Definition of Double jeopardy

1. Noun. The prosecution of a defendant for a criminal offense for which he has already been tried; prohibited in the fifth amendment to the United States Constitution.

Generic synonyms: Criminal Prosecution, Prosecution
Category relationships: Jurisprudence, Law

Definition of Double jeopardy

1. Noun. A round of questioning or other situation where the possible gains and/or losses from choices are magnified. ¹

2. Noun. (legal) The act of trying someone twice for the same offense, especially after an acquittal in the first trial. ¹

¹ Source:

Lexicographical Neighbors of Double Jeopardy

double glazing
double gold
double grave accent
double grave accents
double gut shot
double gut shots
double happiness
double helices
double helix
double helixes
double hemiplegia
double immunodiffusion
double indemnity
double inlet atrioventricular connections
double intussusception
double jeopardy (current term)
double jump
double jumped
double jumping
double jumps
double kiss
double kisses
double knit
double layer
double leg circle
double life
double lock standing seam
double loop hernia
double magnum

Literary usage of Double jeopardy

Below you will find example usage of this term as found in modern and/or classical literature:

1. The Constitutional Law of the United States by Westel Woodbury Willoughby (1910)
"The point urged by the United States in this case that the question as to what constitutes double jeopardy should be settled according to the local Spanish ..."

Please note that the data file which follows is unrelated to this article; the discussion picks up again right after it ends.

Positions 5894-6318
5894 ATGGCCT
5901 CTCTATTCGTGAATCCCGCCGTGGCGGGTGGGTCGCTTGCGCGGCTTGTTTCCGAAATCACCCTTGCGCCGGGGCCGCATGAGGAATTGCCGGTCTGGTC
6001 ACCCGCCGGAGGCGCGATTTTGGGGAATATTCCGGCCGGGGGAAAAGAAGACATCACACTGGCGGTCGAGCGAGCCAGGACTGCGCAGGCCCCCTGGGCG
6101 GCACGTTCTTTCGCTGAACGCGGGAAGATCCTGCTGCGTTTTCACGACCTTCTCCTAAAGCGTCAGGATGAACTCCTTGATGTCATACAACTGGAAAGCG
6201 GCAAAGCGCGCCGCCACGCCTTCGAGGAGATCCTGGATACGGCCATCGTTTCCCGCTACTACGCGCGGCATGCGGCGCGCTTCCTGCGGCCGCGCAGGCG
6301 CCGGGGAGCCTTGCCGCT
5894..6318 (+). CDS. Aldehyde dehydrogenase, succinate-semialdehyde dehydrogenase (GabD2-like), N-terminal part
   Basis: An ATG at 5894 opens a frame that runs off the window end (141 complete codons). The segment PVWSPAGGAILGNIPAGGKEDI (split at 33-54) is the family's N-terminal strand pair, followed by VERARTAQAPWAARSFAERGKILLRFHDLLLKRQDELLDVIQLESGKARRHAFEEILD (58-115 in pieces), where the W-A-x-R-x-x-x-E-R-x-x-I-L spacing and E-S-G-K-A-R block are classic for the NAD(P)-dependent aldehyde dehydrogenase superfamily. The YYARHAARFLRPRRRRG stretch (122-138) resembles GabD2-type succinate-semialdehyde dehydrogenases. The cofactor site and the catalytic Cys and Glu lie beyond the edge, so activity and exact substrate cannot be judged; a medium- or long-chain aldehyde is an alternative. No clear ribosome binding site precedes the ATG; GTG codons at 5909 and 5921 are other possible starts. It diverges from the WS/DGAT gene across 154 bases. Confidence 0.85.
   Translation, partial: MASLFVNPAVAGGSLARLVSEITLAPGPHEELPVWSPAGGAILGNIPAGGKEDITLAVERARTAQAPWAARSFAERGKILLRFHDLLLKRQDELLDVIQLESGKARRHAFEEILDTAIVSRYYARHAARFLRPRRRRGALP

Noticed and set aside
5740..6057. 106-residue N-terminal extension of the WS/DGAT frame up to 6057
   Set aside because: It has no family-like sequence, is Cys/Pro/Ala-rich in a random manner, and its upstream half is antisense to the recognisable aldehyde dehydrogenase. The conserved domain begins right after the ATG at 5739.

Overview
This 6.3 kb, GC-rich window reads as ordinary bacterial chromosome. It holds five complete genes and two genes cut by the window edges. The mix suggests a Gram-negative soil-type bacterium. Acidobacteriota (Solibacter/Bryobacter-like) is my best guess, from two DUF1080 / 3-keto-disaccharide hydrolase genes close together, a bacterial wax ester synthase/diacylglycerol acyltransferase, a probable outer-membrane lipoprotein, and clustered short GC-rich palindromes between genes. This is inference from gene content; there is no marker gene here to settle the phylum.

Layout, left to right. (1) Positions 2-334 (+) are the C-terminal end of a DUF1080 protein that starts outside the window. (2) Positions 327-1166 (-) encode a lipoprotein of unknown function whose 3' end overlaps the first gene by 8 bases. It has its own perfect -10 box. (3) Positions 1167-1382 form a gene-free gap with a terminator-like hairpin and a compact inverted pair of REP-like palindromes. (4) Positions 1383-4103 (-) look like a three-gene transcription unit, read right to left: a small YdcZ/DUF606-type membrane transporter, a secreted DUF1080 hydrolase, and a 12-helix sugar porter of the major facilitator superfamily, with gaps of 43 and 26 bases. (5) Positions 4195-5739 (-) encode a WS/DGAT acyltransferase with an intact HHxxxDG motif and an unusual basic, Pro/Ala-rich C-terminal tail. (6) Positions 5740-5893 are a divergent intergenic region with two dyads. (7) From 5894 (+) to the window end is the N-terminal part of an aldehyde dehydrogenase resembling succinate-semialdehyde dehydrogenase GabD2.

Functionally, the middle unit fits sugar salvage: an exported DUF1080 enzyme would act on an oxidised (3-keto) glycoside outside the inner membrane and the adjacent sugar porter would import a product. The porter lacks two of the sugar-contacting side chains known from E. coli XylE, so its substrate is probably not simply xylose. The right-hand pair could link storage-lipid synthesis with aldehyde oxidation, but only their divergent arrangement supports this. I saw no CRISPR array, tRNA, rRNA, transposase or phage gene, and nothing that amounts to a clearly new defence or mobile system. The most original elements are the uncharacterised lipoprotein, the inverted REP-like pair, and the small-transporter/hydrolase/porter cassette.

2. United States Constitutional History and Law by Albert H. Putney (1908)
"double jeopardy.—The provision, "Nor shall any person be subject for the same offense to be twice put in jeopardy of life or limb," applies to misdemeanors ..."

3. Supreme Court Reporter by Robert Desty, United States Supreme Court, West Publishing Company (1910)
"An occasion for the defense of double jeopardy may occur if the state of Minnesota should proceed criminally against plaintiffs in error. ..."

4. Using Civil Remedies for Criminal Behavior: Rationale, Case Studies by Peter Finn (1997)
"Nevertheless, because double jeopardy applies only to double punishment for the same offense, some courts have held that violation of a contempt order and ..."

5. A Selection of Cases and Other Authorities Upon Criminal Law by Joseph Henry Beale (1915)
"The jury found the four 1 Only so much of the case as involves the question of double jeopardy is ..."

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